How much is .3 inches? Believe it or not, when it comes to the size of the viewing screen on a GPS navigation device, it’s enough to make a difference. The standard size for most screens is only 4.3 inches. Some are a bit larger, including several models that Magellan introduced last year with 4.7 inch screens. The Magellan RoadMate 5045 boasts a 5.0 inch diagonal screen. This is .3 inches larger, making for easier viewing while driving.
Actually, when you compare a 4.3 inch screen to a 5.0 inch screen, the 5.0 screen is larger by an amazing 34 percent. This extra viewing area gives you the option of zooming in or out one or two levels without losing visibility. This can be very important when driving in an unfamiliar area.
Features and user interface on the RoadMate 5045 are nearly identical to those found on the rest of the RoadMate line, with the exception of their entry-level models. All include Navteq maps of the U. S., Puerto Rico and Canada. Maps of Mexico are available for purchase, if needed, but are not included. Lifetime traffic alerts, with no subscription required, are part of the standard package.
One of the nicest features shared by all of the newer Magellan RoadMates is the “One Touch” interface. This allows the user to find a favorite saved search with just a single tap. Imagine, for instance, that you have saved a search for the nearest Pizza Hut. At any time in the future, no matter where you are, just one tap will give you a list of all of the nearby Pizza Huts.
Magellan GPS navigation devices boast other features unique to their brand, and the RoadMate 5045 is no exception. These features include highway exit POI search, the AAA Tourbook and the ability to compare four different routing options. In addition, the 5045 includes highway lanes assist and multi-segment routing.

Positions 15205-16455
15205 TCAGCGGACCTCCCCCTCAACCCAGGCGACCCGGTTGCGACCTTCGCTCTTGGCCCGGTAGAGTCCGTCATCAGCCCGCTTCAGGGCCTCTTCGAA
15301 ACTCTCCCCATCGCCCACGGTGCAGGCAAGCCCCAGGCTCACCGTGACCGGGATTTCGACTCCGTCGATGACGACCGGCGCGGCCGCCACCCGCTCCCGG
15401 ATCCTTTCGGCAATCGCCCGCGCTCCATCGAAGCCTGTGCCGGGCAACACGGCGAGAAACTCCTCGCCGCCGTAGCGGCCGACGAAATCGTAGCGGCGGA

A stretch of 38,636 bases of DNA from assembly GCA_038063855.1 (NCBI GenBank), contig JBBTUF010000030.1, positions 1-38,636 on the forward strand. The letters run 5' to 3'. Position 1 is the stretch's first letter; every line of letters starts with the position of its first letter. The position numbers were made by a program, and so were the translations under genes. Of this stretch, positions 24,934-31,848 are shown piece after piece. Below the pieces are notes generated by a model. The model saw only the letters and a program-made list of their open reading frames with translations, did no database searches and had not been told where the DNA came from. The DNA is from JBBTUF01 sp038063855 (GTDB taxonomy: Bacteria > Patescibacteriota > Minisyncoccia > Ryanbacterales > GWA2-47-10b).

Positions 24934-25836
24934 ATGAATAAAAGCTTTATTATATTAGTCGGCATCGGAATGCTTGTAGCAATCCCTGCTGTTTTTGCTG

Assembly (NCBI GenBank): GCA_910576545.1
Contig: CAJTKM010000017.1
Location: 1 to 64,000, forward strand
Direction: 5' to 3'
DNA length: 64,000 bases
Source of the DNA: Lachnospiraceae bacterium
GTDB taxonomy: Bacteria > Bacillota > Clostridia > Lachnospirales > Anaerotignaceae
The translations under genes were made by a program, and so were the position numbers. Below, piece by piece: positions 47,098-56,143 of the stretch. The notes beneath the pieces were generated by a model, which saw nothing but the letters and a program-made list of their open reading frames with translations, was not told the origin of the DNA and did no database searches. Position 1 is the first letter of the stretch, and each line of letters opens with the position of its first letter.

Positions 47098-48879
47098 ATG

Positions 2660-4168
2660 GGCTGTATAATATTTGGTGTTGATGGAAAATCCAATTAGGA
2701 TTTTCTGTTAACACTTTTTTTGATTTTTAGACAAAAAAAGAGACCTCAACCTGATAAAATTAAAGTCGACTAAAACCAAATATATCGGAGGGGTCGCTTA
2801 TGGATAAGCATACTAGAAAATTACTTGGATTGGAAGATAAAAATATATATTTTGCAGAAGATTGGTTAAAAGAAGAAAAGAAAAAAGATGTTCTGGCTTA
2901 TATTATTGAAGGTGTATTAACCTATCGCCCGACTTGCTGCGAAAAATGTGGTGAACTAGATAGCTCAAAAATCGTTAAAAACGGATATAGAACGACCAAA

One feature lacking in the RoadMate 5045 that is available on some of the more expensive models is Bluetooth capability. However, this may be because the Bluetooth did not work as well as hoped on the 3065. Removing this feature could be a good decision on Magellan’s part.
It is hard to find any negatives to the RoadMate 5045. During testing, one tester reported that the 5045 “rebooted,” ostensibly to “optimize for better performance. If this were to happen in the middle of navigation, it could be a problem.
Pricing ranges from $220 to $250 depending upon whether you choose the base model or the top of the line RoadMate 5045-LM. Both models sell for $10 less than their comparable Tom-Tom equivalents. Tom-Tom also offers a base model which sells for $20 less than the Magellan RoadMate 5045, but does not offer the lifetime traffic alerts. The Tom-Tom models include Mexican maps. Other features on the competitors’ products are similar except for those mentioned above as unique to Magellan.
Both the Magellan RoadMate 5045 base model and the 5045-LM top of the line model contain nearly everything needed to make them ideal GPS navigation devices.